If certain people had their way they would now take iodine out of salt, which is the only way the masses of humanity have access to supplemental iodine even though the dosages provided are far too low to protect the thyroid from the onslaught of chemical and heavy metal contamination. It is just because of the vast contamination affecting everyone that the thyroid needs to be protected with increased levels of iodine.
Doctors who would leave the population exposed to worsening iodine deficiencies are playing a cruel game. Iodine is extremely important since the cells need it to regulate their metabolism. Without it, people are known to suffer from swollen glands in the throat, thyroid diseases, increased fluoride toxicity, decreased fertility rates, increased infant mortality rates, and (with severe deficiency) mental retardation. It has been theorized that iodine deficiency is one causal factor of ADHD in babies of iodine-deficient mothers.
Iodine deficiency slows all the systems of the body: The digestive system becomes sluggish, nails grow more slowly, skin and hair become dry and dull, tendon reflexes stiffen, sensitivity to cold increases, and the pulse slows. Iodine helps form who we are to such an extent that a deficiency can lead to a dulling of the personality, deterioration of attention and memory, and an increase in irritability due to fatigue and extreme apathy. "The group we are most concerned about is pregnant women, who need more iodine anyway," says Dr. Robert Utiger, professor of medicine at Harvard Medical School. "There is the possibility of irreversible damage to the fetus if the mother is deficient," Utiger adds.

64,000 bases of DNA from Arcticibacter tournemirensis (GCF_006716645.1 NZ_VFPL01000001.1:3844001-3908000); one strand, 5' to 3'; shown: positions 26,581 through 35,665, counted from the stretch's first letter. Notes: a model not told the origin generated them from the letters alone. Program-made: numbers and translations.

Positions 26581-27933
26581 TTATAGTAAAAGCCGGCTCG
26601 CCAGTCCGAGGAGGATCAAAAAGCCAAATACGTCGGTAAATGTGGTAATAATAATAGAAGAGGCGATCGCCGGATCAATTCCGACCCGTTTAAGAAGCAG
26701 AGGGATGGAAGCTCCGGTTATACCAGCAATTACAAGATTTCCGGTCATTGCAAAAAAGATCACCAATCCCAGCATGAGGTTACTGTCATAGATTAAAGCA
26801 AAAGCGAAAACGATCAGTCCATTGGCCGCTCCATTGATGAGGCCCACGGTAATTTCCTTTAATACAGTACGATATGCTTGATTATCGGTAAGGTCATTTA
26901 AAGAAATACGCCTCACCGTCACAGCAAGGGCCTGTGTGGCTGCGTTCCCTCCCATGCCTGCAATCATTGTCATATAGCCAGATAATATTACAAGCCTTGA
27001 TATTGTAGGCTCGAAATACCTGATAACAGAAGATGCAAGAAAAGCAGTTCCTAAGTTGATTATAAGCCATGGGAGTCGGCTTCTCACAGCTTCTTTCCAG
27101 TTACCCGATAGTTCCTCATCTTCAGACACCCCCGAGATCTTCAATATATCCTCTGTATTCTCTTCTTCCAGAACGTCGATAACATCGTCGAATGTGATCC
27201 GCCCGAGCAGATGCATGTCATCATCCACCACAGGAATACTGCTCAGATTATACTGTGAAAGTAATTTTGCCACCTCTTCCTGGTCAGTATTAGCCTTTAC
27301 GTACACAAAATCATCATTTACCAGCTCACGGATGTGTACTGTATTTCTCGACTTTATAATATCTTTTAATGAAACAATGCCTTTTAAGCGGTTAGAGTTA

When faced with a radioactive cloud, as is everyone in the northern hemisphere thanks to Fukushima, it is absolutely imperative that we take iodine, whatever iodine you can get your hands on. If the only iodine available is topical iodine that is not suitable for oral use then you should paint your body and your children's bodies with it. Few people have ready access to the Nascent iodine so will not enjoy its ease of application in repeated measured dosages that are more gentle to the system, thus yielding fewer side effects. Because Nascent is in the atomic form (I¹), it is absorbed faster and that can also be advantageous in emergency situations when fighting infections with it. Its only downside is the expense of having to use so much of it, so for those who cannot afford it and cannot get their hands on it, I recommend Lugol's, which has been around and used heavily for 150 years.
Dr. Brownstein writes, "If there is enough inorganic, non-radioactive iodine in our bodies, the radioactive fallout has nowhere to bind in our bodies. It will pass through us, leaving our bodies unharmed. It is important to ensure that we have adequate iodine levels before this fallout hits."
Dr. Michael B. Schachter says, "The treatment dose when a person is iodine insufficient is generally between 12.5 mg and 50 mg daily. Preliminary research indicates that if a person is iodine insufficient, it takes about three months to become iodine sufficient while ingesting a dosage of 50 mg of iodine daily and a year to achieve that while ingesting a dosage of 12.5 mg of iodine daily.
Because of the continuing radiation, it behooves us to start taking the highest dosages tolerable to protect not only our thyroids but also all the glandular tissues as well. Iodine protects the thyroid, breasts, prostate and ovary glands as well as other tissues in the body from radioactive iodine whether used by mad doctors or ingested from the environment.